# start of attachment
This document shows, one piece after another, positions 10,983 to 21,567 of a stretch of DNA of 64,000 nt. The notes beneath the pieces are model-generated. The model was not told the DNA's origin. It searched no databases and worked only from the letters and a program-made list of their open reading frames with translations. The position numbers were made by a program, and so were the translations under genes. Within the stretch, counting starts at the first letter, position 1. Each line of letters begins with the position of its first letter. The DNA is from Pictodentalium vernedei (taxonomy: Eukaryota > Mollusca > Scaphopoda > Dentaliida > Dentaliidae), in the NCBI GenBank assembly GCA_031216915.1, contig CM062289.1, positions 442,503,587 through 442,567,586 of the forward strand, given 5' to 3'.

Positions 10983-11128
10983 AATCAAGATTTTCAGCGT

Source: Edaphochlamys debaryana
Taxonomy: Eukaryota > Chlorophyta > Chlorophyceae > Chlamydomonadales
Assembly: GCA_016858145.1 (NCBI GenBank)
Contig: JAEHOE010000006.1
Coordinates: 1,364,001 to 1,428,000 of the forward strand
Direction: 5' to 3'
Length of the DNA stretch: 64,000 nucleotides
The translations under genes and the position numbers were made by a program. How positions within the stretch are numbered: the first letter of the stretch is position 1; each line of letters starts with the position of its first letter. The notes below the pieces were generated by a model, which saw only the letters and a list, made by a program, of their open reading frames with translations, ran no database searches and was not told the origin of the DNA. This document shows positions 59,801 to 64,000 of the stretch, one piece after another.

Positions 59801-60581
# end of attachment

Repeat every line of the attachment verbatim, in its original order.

This document shows, one piece after another, positions 10,983 to 21,567 of a stretch of DNA of 64,000 nt. The notes beneath the pieces are model-generated. The model was not told the DNA's origin. It searched no databases and worked only from the letters and a program-made list of their open reading frames with translations. The position numbers were made by a program, and so were the translations under genes. Within the stretch, counting starts at the first letter, position 1. Each line of letters begins with the position of its first letter. The DNA is from Pictodentalium vernedei (taxonomy: Eukaryota > Mollusca > Scaphopoda > Dentaliida > Dentaliidae), in the NCBI GenBank assembly GCA_031216915.1, contig CM062289.1, positions 442,503,587 through 442,567,586 of the forward strand, given 5' to 3'.

Positions 10983-11128
10983 AATCAAGATTTTCAGCGT

Source: Edaphochlamys debaryana
Taxonomy: Eukaryota > Chlorophyta > Chlorophyceae > Chlamydomonadales
Assembly: GCA_016858145.1 (NCBI GenBank)
Contig: JAEHOE010000006.1
Coordinates: 1,364,001 to 1,428,000 of the forward strand
Direction: 5' to 3'
Length of the DNA stretch: 64,000 nucleotides
The translations under genes and the position numbers were made by a program. How positions within the stretch are numbered: the first letter of the stretch is position 1; each line of letters starts with the position of its first letter. The notes below the pieces were generated by a model, which saw only the letters and a list, made by a program, of their open reading frames with translations, ran no database searches and was not told the origin of the DNA. This document shows positions 59,801 to 64,000 of the stretch, one piece after another.

Positions 59801-60581